Melanoma accounts for over 80% of skin cancer–related deaths.
The incidence of melanoma has continued to increase over the last 30 years, with the highest incidence observed among fair-skinned populations.
A new or changing lesion on the skin should raise suspicion for melanoma.
An excisional skin biopsy, when feasible, is recommended for histopathologic evaluation and definitive diagnosis of melanoma.
The staging of melanoma is determined by tumor, node, and metastatic status.
Treatment of melanoma localized to the skin is by surgical excision, while metastatic disease may be treated with surgery, molecular target therapy, immunotherapy, and/or radiation therapy.
Both environmental (exogenous) and genetic (endogenous) risk factors contribute to the development of melanoma.
Tumor thickness and ulceration are the most important prognostic markers for cutaneous melanoma in the absence of regional and systemic disease.
Clinical diagnosis of melanoma is enhanced by the use of dermoscopy and other imaging techniques, such as total body photography and reflectance confocal microscopy.
Self-skin examination and full-body skin examinations by health care providers are key components in the surveillance of patients with melanoma.
PATIENT EDUCATION POINTS
Exposure to ultraviolet radiation is the major preventable environmental risk factor for melanoma.
Early detection and treatment of melanoma are fundamental, as this cancer is often curative at early stages. Late diagnoses are associated with poorer outcomes.
During and after treatment of melanoma, patients should continue to follow up with their health care providers, including the dermatology team.
Melanoma of the skin accounts for over 80% of skin cancer–related deaths.1 It arises from melanocytes in preexisting nevi, or more frequently de novo without a preexisting skin lesion. Although the vast majority of primary melanomas occur in the skin, they may also rarely develop in other areas of the body where melanocytes are found, including the eye or on mucosal surfaces of the head and neck, vulvovaginal, and anorectal regions.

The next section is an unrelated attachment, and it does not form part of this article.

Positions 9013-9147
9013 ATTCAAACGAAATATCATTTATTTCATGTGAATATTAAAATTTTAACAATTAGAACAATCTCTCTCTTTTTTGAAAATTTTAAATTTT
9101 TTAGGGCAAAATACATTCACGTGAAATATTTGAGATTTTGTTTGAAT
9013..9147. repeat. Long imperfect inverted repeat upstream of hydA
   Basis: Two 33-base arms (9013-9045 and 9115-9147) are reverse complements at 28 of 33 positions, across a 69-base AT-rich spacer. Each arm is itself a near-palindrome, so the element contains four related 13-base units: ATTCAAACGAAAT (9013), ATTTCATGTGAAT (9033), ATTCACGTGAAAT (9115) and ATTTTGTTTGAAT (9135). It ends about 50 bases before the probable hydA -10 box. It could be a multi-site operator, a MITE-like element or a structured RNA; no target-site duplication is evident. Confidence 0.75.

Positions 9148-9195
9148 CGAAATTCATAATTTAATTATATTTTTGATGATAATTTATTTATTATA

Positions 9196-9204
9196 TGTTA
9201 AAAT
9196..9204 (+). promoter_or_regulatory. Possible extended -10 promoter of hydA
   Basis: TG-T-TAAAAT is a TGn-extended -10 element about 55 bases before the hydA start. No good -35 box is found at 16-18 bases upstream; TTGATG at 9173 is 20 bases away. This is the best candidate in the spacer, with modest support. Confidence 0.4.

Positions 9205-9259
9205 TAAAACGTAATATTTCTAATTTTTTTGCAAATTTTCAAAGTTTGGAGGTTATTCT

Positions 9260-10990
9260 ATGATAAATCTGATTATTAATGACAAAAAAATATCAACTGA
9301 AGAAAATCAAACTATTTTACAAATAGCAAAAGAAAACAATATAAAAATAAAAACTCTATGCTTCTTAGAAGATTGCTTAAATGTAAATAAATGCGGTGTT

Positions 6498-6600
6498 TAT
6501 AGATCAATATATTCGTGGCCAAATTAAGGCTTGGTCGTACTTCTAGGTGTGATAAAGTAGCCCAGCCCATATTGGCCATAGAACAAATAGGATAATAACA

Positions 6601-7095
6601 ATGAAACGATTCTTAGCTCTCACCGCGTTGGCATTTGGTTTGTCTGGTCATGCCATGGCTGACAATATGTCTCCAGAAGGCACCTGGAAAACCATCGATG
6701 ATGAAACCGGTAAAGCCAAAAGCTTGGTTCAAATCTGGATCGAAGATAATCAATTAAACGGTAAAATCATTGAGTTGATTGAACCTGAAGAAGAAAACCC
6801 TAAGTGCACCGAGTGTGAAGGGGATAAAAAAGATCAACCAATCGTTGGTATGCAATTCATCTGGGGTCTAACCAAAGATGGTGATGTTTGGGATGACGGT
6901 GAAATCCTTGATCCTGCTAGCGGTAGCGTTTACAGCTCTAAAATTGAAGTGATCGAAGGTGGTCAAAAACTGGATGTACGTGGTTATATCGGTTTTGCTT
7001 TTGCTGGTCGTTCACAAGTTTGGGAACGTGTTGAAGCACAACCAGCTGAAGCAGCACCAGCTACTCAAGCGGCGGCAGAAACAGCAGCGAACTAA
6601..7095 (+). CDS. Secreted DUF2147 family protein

Detection and treatment of melanoma in its early stages is essential for prognosis, as tumors are often curative with surgical removal. The 5-year melanoma-specific survival (MSS) rate for patients with melanoma is inversely related to the thickness and stage at diagnosis.2
According to the eighth edition of the American Joint Committee on Cancer (AJCC), for patients presenting with melanomas localized to the skin (stages I and II), the 5-year MSS ranges from 82% to 99%. The 5-year MSS varies widely for patients with regional metastatic melanoma (stage III), ranging from 93% (stage IIIA) to 32% (stage IIID).
Although the 5-year MSS for melanomas with distant metastases (stage IV) has historically been reported between 10% and 25%, the advances in treatment for patients with stage IV melanoma have dramatically improved the 5-year MSS (not included in the eighth edition of the AJCC).2 Therefore, with the advent of novel targeted ...